Another thing I noticed with the better index, was the reach on the magazine release. The lower hand grip, more vertical angle and parallel index  allows you to get a full finger pad on the magazine release. This gave a positive no doubt press to release the magazine, on a reload.

UCWRG Grip-23, Grip.
UCWRG Grip-23, Grip.
UCWRG Grip-23,  Grip Width.
UCWRG Grip-23, FDE & Black, Grip Width.

The vertical angle of the Grip-23 also lends itself to an elbow down shooting position with the fire control hand/arm.  This helps you avoid (Chicken Wing) with your strong side arm. With the more vertical  grip and elbow down hold, you can get the rifle closer into your body and control recoil better. I have had several injuries involving my wrist. With a tradition angled grips, my wrist hurts or becomes fatigued when I have to remove my support hand from the rifle.  I found with the Grip-23 I was able to support the weapon, with one hand, for longer periods of time, without my wrist hurting or forcing me to lower the rifle. This made working the charging handle and doing magazine exchanges much easier. One area that you really notice a difference in the angle of the grip, is in a low ready or hanging position. Much like if you were patrolling or doing perimeter security. It feels much more natural when holding the grip in low ready as you don’t have your wrist kinked like on a standard grip.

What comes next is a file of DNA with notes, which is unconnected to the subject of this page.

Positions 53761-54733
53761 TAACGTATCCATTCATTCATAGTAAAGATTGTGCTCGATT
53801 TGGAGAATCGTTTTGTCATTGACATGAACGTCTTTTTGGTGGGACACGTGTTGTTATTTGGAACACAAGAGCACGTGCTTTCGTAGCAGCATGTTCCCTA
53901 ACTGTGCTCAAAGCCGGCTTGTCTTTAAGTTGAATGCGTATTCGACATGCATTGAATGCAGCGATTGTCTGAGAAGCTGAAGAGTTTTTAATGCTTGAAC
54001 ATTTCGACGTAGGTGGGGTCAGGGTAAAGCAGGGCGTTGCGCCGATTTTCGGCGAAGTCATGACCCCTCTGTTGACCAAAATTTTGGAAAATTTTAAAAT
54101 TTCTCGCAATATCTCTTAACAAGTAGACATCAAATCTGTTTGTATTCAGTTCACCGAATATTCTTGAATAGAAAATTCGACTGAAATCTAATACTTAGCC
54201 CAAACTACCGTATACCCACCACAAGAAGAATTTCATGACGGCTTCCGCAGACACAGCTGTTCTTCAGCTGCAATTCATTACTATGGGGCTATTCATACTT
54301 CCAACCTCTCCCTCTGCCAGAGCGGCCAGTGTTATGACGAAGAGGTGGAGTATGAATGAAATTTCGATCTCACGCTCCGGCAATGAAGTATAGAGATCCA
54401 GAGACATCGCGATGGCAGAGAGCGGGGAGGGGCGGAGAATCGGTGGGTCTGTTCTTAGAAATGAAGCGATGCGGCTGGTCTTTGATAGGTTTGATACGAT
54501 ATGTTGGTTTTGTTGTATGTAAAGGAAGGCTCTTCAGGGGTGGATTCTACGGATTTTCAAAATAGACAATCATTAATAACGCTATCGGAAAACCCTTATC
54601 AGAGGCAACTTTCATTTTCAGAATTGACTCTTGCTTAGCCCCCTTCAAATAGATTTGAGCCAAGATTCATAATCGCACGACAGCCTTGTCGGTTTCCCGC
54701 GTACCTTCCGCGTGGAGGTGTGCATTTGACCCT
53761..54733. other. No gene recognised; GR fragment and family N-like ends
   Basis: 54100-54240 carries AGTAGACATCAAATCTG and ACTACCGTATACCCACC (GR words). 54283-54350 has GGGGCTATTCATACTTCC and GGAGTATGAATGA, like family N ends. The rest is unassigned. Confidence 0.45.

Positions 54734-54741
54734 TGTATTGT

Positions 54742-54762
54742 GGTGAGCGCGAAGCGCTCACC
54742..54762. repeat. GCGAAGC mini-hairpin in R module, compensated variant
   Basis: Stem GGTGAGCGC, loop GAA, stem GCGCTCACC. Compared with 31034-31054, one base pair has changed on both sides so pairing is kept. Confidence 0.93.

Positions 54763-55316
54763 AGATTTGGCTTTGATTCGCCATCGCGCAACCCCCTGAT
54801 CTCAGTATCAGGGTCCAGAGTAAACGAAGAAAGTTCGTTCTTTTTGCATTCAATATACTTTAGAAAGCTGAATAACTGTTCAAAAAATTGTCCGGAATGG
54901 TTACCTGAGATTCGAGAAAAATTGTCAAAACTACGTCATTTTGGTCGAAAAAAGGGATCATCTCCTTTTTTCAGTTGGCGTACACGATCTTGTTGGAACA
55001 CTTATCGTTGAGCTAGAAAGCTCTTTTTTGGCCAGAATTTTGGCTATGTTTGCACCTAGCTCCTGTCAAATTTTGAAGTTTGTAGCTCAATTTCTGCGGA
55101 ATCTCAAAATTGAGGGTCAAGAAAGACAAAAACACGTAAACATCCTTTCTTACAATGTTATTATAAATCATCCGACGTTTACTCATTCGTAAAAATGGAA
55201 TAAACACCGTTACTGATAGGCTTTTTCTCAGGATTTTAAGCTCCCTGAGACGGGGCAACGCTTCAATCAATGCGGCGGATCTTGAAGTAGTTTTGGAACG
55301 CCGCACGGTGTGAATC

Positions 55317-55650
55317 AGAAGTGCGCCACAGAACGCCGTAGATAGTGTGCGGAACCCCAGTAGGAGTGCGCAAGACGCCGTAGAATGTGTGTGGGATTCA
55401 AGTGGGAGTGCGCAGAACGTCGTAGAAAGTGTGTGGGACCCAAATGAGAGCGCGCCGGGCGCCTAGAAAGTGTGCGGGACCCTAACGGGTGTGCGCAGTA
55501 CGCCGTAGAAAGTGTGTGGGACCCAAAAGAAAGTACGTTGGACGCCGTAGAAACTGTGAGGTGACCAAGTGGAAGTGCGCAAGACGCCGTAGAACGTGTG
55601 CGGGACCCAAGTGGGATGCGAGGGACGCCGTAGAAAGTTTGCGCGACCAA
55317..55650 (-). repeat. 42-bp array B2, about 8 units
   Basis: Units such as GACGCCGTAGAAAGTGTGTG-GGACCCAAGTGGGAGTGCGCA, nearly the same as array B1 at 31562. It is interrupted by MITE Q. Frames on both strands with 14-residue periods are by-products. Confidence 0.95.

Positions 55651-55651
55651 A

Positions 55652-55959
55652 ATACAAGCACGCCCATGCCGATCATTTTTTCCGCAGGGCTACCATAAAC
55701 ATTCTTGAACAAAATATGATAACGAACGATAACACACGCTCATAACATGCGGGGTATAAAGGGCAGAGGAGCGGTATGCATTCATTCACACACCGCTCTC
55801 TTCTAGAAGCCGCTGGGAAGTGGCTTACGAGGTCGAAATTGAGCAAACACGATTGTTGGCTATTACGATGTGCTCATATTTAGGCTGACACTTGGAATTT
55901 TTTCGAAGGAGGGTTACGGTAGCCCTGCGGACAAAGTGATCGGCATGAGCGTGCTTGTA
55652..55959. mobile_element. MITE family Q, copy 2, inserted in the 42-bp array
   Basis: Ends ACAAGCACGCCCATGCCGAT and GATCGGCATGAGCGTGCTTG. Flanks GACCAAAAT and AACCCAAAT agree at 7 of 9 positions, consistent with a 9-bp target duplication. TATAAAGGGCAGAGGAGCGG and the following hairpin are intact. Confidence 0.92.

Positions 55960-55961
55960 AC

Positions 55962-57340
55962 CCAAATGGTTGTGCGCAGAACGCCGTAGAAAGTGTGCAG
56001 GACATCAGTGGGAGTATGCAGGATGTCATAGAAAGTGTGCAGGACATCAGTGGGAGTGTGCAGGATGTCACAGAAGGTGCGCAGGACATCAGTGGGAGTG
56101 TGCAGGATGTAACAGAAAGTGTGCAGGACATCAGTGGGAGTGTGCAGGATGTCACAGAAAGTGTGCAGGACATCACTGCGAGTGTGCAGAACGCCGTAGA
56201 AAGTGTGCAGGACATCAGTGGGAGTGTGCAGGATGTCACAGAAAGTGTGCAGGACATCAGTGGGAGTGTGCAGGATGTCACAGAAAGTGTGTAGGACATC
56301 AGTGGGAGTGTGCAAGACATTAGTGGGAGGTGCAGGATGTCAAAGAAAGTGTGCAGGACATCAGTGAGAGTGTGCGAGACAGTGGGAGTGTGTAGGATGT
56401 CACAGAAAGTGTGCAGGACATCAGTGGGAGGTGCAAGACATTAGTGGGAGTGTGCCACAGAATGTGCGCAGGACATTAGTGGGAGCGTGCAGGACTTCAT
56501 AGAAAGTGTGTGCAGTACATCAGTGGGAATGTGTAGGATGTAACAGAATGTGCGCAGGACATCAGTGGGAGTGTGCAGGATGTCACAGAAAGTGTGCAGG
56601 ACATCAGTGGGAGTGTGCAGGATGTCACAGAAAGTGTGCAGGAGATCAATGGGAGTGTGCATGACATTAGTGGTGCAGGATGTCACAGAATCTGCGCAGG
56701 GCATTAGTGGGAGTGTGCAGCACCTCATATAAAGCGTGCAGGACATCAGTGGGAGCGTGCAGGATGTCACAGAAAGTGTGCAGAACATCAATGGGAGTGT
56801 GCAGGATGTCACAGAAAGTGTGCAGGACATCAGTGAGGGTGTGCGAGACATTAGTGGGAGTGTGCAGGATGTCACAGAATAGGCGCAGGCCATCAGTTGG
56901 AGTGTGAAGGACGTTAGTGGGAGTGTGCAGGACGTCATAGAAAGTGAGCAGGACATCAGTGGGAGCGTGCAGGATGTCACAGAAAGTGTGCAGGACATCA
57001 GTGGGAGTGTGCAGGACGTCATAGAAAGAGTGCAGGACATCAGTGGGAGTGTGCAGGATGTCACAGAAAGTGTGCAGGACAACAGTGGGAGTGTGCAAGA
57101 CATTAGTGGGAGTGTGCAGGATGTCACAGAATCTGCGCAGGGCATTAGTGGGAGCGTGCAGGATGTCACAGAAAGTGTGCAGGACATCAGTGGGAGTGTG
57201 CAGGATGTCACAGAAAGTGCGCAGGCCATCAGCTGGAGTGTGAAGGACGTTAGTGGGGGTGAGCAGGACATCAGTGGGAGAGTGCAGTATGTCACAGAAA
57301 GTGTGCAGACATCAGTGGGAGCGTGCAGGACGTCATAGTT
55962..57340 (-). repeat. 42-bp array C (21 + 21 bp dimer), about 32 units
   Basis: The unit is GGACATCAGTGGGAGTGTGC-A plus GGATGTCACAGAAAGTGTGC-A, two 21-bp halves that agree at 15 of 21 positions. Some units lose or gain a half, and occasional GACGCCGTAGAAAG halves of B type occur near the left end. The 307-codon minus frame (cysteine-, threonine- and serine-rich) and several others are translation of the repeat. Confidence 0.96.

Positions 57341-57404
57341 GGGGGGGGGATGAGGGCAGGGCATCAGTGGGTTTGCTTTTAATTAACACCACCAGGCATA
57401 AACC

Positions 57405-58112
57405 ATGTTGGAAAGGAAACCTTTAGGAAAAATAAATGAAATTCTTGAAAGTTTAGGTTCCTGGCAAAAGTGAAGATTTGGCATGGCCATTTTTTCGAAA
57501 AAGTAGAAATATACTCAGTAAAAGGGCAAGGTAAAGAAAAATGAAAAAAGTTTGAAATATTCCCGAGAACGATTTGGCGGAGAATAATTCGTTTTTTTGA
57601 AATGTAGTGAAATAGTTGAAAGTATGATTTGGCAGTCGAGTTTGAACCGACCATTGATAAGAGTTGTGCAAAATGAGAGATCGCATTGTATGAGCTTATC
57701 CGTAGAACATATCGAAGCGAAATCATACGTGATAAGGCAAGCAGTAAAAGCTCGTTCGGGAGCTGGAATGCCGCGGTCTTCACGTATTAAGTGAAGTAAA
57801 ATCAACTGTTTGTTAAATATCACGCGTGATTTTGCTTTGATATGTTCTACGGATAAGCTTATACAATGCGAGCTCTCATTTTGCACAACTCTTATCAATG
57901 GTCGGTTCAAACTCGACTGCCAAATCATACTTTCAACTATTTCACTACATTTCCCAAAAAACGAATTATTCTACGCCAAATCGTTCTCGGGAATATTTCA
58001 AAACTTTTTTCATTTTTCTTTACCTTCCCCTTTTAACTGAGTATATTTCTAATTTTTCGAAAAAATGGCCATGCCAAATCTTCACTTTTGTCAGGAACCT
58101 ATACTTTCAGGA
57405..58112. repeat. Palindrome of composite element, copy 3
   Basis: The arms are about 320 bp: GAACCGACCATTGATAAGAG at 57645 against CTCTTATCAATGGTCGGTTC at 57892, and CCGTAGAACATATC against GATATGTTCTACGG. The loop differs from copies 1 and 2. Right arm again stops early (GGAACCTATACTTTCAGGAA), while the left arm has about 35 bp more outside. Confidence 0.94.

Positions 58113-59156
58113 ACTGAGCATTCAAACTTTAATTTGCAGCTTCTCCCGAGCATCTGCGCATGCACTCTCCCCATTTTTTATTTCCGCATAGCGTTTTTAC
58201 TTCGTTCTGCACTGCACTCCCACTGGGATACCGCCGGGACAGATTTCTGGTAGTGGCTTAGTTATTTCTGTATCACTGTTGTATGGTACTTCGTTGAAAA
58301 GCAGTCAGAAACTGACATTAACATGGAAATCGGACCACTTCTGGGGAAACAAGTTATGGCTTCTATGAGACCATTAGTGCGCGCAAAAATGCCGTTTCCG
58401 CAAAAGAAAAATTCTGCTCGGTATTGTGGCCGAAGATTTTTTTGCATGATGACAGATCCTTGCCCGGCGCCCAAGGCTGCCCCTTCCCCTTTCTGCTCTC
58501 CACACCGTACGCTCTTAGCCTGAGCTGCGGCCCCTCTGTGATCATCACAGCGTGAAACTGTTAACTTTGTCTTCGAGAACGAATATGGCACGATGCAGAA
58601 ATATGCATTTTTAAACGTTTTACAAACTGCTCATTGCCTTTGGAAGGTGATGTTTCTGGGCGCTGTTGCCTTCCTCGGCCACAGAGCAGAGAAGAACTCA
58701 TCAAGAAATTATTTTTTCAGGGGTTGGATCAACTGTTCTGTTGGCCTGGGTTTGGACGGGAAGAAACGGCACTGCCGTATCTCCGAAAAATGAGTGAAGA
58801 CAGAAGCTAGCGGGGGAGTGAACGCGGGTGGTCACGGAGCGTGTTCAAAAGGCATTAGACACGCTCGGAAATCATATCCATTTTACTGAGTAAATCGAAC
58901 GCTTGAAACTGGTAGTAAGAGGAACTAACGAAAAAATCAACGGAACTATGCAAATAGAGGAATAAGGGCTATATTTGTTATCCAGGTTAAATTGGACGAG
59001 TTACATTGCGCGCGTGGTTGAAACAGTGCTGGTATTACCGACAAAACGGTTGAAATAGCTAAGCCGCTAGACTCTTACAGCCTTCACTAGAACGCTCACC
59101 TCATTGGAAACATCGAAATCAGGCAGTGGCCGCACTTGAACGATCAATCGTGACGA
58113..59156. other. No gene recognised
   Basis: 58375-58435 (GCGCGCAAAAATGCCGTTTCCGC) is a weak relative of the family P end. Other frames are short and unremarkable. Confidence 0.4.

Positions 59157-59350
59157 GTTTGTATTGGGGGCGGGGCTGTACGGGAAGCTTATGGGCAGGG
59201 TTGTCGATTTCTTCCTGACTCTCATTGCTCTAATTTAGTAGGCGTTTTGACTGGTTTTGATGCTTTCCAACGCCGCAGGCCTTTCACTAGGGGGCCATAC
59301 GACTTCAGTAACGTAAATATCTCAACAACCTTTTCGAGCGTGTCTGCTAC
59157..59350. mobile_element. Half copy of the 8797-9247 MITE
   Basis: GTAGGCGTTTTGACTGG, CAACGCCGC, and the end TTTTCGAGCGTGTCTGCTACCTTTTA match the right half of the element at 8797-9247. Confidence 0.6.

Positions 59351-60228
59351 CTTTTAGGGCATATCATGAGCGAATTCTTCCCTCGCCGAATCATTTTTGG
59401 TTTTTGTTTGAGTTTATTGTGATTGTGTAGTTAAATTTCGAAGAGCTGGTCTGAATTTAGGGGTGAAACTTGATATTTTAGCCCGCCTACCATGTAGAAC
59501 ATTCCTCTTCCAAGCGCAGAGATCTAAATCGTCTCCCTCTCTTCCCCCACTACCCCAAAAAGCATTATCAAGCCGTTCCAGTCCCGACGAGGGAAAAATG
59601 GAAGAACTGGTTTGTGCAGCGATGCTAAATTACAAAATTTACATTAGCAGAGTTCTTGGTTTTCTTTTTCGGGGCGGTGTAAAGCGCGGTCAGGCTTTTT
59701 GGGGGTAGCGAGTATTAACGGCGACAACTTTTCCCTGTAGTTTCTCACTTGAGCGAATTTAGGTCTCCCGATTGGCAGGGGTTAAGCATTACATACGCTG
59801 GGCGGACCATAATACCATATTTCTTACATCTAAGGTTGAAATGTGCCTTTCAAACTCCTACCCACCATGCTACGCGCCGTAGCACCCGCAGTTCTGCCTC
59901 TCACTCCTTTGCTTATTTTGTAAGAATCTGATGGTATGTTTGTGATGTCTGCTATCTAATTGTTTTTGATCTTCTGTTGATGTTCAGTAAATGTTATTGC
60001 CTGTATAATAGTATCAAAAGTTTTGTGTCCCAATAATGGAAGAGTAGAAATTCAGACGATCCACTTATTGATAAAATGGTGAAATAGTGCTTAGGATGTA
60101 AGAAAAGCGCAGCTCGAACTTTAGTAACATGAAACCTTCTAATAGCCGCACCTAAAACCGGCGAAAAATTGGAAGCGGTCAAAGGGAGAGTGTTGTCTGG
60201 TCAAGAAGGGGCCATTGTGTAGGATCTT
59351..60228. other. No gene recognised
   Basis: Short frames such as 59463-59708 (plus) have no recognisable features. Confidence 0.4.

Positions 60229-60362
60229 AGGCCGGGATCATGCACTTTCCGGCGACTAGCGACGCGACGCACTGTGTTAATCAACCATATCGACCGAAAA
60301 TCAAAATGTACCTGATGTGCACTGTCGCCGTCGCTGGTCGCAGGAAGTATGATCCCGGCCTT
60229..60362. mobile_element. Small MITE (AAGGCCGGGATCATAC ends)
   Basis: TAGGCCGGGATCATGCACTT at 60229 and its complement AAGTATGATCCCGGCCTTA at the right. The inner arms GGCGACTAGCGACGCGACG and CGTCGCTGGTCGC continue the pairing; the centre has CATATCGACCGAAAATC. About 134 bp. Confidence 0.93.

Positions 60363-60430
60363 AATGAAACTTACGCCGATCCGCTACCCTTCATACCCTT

UCWRG Grip-23, Black, Colt LE6940.
UCWRG Grip-23 Black, on Colt LE6940.

Simplicity/Features:

As I stated in the beginning, the Grip-23 is a simple, no B.S. design. Having said that, the no fills simplicity but well thought out design is what this grip is all about.  I have never used the storage compartments in other grips and the Grip-23 happens to have no storage feature. It has a hollow open bottom like a standard A2 grip. There is no trigger gap extension, to cover up the infamous gap at the trigger guard, that you find on other grips. UCWRG understands that most users are replacing the standard trigger guard with a Magpul trigger guard or other similar manufacturer enhanced trigger guard.  The Magpul trigger guards come on most of the big name (Colt, Daniel Defense, BCM) rifle manufactures now, so the gap extension is not needed. The Grip-23 has a smooth, none aggressive texture.  After market stippling is common for those who want a more aggressive surface.